The company will put its resources behind properties with the most growth potential, according to an internal memo distributed Jan. 4. That could put pressure on struggling titles in G&J's portfolio such as Homestyle.
Left unmentioned in Mr. Brewster's missive was the departure of at least one senior G&J executive: Ken Wallace, senior VP-corporate sales. Mr. Wallace said he would leave the company, which also publishes Family Circle, Parents and Rosie, by the end of January and characterized the split as "amicable."
The corporate sales unit will now report to Cindy Spengler, named G&J's chief marketing officer last fall.
Another senior executive, Bennett Theimann, VP-general manager of the Business Innovators Group, the unit that oversees Fast Company and Inc., is expected to take on a new assignment within G&J parent company Bertelsmann AG. "My title hasn't changed," said Mr. Theimann, although he declined to comment on whether his responsibilities would.
The memo outlines a framework to deal with the tough ad market-and, some would say, the lingering effects of overpaying for Inc. and Fast Company, which together cost G&J more than $500 million.
"Absent any further deterioration of the advertising environment, we will be able to offset most revenue shortfalls through streamlining corporate functions and managing our operations more efficiently," reads one key section of the memo, according to a G&J staffer who received it. "In order to retain shareholder-and ultimately employee-confidence in our ability to manage our business successfully, we cannot embrace growth without also accepting the need for sacrifice."
The memo also strongly hints at the possibility of staffing cuts. Divisional heads are directed to "review any job descriptions that overlap or result in inefficient reporting lines." The company will also "substantially eliminate the use of temporary employees." January raises expected by staffers will be delayed-although the last round of raises went through in June-on the grounds that doing so "will reduce the need for more aggressive headcount reductions." (Merit-pay bonuses could come at midyear.)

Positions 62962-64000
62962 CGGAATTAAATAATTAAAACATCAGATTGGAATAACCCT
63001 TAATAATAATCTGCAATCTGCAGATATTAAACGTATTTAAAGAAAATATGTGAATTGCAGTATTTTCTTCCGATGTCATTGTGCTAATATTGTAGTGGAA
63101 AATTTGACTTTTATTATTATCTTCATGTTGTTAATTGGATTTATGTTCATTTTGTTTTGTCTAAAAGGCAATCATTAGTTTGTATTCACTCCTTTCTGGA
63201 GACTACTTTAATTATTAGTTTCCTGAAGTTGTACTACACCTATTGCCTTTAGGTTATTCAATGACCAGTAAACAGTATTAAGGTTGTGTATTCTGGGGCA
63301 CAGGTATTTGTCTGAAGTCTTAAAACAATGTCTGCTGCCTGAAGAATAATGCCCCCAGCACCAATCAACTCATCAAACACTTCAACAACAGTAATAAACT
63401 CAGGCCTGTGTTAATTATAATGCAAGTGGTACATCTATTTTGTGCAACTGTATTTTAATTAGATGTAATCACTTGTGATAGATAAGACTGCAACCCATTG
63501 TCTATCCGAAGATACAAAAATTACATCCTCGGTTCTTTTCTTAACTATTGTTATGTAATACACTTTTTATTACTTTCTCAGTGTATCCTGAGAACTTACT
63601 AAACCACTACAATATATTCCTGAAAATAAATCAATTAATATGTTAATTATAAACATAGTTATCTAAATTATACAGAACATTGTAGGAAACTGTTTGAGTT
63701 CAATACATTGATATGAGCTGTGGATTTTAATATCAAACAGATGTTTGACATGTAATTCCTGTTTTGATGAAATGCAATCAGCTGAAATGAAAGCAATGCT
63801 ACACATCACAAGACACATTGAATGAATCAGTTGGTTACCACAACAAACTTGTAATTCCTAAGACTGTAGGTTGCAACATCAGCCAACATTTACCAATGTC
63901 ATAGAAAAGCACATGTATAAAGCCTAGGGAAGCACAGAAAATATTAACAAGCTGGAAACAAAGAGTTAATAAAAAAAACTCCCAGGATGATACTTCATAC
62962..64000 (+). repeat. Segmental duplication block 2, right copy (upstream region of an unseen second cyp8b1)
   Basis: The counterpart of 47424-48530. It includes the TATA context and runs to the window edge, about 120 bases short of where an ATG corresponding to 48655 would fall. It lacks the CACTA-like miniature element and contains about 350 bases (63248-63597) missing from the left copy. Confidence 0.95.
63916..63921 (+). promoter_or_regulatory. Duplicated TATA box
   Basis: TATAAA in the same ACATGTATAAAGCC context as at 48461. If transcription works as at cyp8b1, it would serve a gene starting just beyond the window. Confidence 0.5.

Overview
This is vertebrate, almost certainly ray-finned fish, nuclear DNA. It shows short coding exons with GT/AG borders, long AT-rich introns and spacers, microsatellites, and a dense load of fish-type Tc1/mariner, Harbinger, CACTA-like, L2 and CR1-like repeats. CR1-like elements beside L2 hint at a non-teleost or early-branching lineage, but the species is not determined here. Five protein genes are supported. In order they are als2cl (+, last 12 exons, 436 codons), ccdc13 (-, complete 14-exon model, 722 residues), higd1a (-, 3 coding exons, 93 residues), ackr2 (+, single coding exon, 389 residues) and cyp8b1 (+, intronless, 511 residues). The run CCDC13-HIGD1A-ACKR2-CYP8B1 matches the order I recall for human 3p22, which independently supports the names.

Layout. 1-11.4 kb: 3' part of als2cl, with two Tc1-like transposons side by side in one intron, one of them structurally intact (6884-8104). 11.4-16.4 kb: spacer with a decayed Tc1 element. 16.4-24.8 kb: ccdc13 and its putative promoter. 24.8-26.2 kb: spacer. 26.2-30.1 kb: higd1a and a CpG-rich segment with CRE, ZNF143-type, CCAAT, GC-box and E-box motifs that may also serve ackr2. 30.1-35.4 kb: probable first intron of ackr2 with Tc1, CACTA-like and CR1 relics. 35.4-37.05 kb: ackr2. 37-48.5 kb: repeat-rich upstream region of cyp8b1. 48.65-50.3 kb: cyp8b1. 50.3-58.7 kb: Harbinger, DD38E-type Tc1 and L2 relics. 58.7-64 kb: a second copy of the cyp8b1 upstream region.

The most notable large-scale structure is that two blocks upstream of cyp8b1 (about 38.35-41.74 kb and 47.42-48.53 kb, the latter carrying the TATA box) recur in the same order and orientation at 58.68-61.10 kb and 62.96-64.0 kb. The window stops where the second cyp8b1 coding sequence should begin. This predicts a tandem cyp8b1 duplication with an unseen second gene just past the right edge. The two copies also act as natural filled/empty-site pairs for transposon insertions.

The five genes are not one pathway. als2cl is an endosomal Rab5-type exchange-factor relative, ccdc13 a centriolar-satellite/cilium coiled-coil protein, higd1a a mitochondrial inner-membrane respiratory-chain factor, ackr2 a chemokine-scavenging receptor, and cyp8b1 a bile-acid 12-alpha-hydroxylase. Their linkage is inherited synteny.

STATEMENT OF PRINCIPLES
Through a spokeswoman, Mr. Brewster stated: "We have set forth a statement of principles and goals that will govern our actions over the coming months."
If recent history is a guide, it's doubtful G&J's moves will be the last from the industry this month. Last year both Hachette Filipacchi Media US's George and Dow Jones & Co./Hearst Magazines' Offspring, an offshoot of the Smart Money joint venture, shut down in the first week of January.
Magazine-industry coverage shone a bright spotlight on Mr. Brewster in his first 18 months as CEO. The 46-year-old was charged with doubling the size of the company within five years. But 2001 was not kind to his company. Parents, a crucial cash cow, saw its ad pages fall 14.1% through November, a larger fall than that of its trailing competitor, Time Inc.'s Parenting. Business titles Inc. and Fast Company watched ad pages fall 44.5% and 56.7%, respectively, through November. Homestyle saw pages drop 26.9% for the same period, to just 436.1, according to Publishers Information Bureau.
Through October, the company's total ad pages were down 14.2%, significantly greater than any of the top 10 magazine companies measured by ad pages save for tech publisher Ziff Davis Media, according to Taylor Nelson Sofres' CMR.
"The message was very positive," insisted one company executive, pointing to portions of the memo that refer to G&J's desire to continue to attract top industry talent and expand. Still, the executive conceded, "If you read between the lines, there will be ongoing changes. There is no status quo."